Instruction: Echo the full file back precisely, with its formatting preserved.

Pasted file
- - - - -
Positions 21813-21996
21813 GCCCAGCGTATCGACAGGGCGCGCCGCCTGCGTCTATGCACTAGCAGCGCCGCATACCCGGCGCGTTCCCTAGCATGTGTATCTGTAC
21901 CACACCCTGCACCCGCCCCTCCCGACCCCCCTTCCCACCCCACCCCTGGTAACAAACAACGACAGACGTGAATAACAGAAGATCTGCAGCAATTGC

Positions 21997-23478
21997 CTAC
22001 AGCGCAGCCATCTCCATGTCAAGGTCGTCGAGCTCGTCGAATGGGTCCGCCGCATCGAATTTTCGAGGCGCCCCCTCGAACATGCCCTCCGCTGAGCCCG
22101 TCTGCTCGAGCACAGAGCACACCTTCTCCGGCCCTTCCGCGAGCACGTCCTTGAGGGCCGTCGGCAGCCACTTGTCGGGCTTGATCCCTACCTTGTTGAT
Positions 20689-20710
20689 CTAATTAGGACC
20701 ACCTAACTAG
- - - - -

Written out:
Positions 21813-21996
21813 GCCCAGCGTATCGACAGGGCGCGCCGCCTGCGTCTATGCACTAGCAGCGCCGCATACCCGGCGCGTTCCCTAGCATGTGTATCTGTAC
21901 CACACCCTGCACCCGCCCCTCCCGACCCCCCTTCCCACCCCACCCCTGGTAACAAACAACGACAGACGTGAATAACAGAAGATCTGCAGCAATTGC

Positions 21997-23478
21997 CTAC
22001 AGCGCAGCCATCTCCATGTCAAGGTCGTCGAGCTCGTCGAATGGGTCCGCCGCATCGAATTTTCGAGGCGCCCCCTCGAACATGCCCTCCGCTGAGCCCG
22101 TCTGCTCGAGCACAGAGCACACCTTCTCCGGCCCTTCCGCGAGCACGTCCTTGAGGGCCGTCGGCAGCCACTTGTCGGGCTTGATCCCTACCTTGTTGAT
Positions 20689-20710
20689 CTAATTAGGACC
20701 ACCTAACTAG